The expected arrival of Lapwings and Golden Plover during the first half of November happened. They sat on a field in Baston Fen close by the public road and were a fine sight. At their peak, there were just under 3,000 of them, with about 1,500 Lapwings. They rested on the fields by day and when dusk came, they went off to the fields to feed on invertebrates, such as slugs and worms, which normally come out in the night. Golden Plovers and Lapwings have big eyes which enable them to see in the dark. All the Golden Plover and most of the Lapwings have now moved on.
Fieldfares, Redwings and Starlings have arrived in good numbers. I thought there was close to 1,000 Fieldfares and Redwings feeding on the hedges full of hawthorn berries, which we planted for wildlife. There is more in the hedges than just hawthorn, there are also up to 10 native species of hedging plants, all of which produce berries. All the berries get eaten, except the rose hips and a few sloes.
The Starlings have mostly been probing for insects and soft grains in the soil; the frosty weather will affect them more than the Fieldfares and they may well move on if the frosty weather continues.
800 Wigeon have arrived on the wetland, but that is now frozen and they have had to go to the nearby gravel pits to find open water during the day. At night they will move on to grass or the newly sown wheat fields. Wigeon being our only grass-eating duck.
I haven’t seen many Barn Owls during the month; they will not have been enjoying the wet weather. Autumn is the time when mice come into buildings, so the Barn Owls will have been able to hunt in buildings where farmers have not had them entirely shut up. Their natural food, voles, won’t have been enjoying this wet weather either, so at the moment it’s not looking like a good vole year next year.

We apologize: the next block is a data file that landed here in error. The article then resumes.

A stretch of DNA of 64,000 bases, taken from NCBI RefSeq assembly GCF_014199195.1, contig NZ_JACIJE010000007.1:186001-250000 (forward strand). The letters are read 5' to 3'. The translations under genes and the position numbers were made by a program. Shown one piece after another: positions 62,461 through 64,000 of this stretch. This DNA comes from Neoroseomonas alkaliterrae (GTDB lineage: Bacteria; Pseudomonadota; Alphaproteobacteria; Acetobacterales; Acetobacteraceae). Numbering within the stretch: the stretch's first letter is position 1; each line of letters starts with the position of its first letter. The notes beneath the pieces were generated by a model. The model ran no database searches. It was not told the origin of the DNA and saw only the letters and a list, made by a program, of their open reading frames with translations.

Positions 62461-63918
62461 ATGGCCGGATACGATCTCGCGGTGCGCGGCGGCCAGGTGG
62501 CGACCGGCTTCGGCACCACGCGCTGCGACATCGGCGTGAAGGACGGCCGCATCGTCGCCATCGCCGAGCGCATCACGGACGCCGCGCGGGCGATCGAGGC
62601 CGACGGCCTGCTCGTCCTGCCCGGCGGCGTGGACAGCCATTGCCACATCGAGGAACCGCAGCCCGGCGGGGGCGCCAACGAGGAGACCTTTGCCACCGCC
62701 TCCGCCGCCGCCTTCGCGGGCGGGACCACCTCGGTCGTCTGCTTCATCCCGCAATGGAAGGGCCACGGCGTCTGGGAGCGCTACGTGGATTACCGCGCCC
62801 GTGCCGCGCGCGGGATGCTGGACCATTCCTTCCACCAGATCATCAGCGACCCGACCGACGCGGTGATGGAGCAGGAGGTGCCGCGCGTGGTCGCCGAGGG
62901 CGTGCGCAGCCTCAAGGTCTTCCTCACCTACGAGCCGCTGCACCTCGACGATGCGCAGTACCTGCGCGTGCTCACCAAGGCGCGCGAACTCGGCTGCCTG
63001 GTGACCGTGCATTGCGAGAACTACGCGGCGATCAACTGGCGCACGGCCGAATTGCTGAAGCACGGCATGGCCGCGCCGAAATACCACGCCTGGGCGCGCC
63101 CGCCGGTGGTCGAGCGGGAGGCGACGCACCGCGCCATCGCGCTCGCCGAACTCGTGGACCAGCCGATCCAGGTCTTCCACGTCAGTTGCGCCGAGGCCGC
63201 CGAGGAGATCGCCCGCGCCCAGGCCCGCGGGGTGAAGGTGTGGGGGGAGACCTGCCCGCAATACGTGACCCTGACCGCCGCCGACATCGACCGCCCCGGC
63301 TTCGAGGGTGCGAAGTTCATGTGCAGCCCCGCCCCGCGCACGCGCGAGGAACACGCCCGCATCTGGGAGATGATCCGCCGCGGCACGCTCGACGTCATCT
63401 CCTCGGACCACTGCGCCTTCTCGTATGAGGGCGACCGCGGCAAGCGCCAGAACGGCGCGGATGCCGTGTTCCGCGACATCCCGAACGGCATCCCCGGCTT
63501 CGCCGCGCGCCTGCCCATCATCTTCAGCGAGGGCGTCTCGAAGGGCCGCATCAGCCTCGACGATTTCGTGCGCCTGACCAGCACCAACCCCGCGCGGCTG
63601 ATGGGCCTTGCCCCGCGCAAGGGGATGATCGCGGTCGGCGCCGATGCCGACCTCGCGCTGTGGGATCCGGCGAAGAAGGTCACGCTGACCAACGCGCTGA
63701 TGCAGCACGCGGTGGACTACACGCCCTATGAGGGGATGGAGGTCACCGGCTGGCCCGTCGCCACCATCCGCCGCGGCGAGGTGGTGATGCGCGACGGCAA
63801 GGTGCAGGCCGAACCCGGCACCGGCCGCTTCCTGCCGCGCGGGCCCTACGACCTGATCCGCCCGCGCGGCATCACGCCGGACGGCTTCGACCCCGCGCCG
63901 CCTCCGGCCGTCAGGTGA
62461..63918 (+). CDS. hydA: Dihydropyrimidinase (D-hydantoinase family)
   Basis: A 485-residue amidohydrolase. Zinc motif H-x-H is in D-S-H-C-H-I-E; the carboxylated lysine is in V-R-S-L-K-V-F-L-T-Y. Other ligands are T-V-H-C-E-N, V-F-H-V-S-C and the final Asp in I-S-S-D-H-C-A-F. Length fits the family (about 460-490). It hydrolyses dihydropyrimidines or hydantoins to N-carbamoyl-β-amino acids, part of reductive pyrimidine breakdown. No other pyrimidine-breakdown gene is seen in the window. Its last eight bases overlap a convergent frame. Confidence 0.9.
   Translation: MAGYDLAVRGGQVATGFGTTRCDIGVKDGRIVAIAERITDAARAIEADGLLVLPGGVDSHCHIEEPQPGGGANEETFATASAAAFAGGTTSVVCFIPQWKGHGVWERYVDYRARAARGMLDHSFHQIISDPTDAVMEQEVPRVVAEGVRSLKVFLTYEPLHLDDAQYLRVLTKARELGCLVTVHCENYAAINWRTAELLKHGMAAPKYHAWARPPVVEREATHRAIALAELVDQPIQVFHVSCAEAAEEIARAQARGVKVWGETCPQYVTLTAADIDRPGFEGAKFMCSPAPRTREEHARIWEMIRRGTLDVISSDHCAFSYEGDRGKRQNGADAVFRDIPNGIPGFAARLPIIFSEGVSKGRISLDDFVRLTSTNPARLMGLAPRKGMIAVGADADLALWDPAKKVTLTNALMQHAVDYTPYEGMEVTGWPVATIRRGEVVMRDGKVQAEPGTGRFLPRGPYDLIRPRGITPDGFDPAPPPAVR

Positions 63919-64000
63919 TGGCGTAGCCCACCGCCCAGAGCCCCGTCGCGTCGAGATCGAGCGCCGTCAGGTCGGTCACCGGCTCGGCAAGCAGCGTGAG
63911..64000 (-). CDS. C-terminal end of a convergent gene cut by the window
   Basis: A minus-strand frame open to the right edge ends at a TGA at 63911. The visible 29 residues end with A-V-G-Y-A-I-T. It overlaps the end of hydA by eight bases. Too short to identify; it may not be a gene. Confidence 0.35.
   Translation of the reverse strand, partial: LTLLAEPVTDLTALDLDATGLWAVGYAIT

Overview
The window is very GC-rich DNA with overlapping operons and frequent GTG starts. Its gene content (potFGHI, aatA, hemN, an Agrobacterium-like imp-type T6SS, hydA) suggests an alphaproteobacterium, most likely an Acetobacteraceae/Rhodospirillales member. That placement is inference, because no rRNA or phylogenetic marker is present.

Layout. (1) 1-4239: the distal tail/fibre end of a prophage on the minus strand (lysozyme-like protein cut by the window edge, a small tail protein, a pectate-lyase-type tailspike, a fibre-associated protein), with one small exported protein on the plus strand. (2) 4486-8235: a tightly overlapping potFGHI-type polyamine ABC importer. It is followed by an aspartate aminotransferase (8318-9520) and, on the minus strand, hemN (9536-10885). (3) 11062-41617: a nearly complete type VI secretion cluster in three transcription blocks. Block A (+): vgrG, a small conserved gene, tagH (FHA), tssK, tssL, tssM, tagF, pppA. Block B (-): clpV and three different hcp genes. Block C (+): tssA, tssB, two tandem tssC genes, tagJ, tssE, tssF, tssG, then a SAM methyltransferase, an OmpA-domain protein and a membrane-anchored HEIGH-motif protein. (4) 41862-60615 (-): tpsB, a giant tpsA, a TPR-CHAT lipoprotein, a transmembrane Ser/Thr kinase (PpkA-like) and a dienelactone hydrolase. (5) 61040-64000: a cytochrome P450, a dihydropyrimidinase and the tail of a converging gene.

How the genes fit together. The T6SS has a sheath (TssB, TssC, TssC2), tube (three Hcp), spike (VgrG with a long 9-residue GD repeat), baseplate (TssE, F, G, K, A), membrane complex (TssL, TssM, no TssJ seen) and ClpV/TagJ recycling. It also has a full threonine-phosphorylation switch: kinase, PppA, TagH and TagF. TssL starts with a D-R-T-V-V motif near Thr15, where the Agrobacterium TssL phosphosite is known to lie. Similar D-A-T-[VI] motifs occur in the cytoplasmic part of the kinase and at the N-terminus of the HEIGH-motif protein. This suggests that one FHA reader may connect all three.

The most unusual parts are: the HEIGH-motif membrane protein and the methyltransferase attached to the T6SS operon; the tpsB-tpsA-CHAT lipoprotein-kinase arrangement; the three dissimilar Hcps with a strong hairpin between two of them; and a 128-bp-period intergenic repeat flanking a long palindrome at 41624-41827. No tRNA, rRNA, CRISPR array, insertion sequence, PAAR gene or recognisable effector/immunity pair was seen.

I cleaned out all our Tree Sparrow nest boxes in late September and by mid October some of them already had some fresh nesting material in them, meaning several of the nest boxes have already been bagged for 2024! This fresh nesting material is always at the front of the box. They are not the only species to bag their nest site in the autumn. When I drive through Langtoft village, Jackdaws are sitting on chimney pots which I presume means they’re also bagging their nest site for next year.
A good percentage of Tree Sparrows dispersed in late September from the sites where they either bred, or fledged. This just leaves those that are going to breed at the site. They were not doing that when numbers were building up on our farm between 2006 and 2017.
In 2017, more than 1,000 young Tree Sparrows were reared on the farm, but every year since, numbers have declined. Although they are still rearing nearly as many chicks per occupied nest box, they are declining because so many are dispersing and unfortunately probably dispersing to less favourable sites. There are two reasons I believe why they disperse – one could be because if a large colony stop at one site too long, they may get hit by a disease and the other reason could be that they have filled all the nest holes up with nesting material.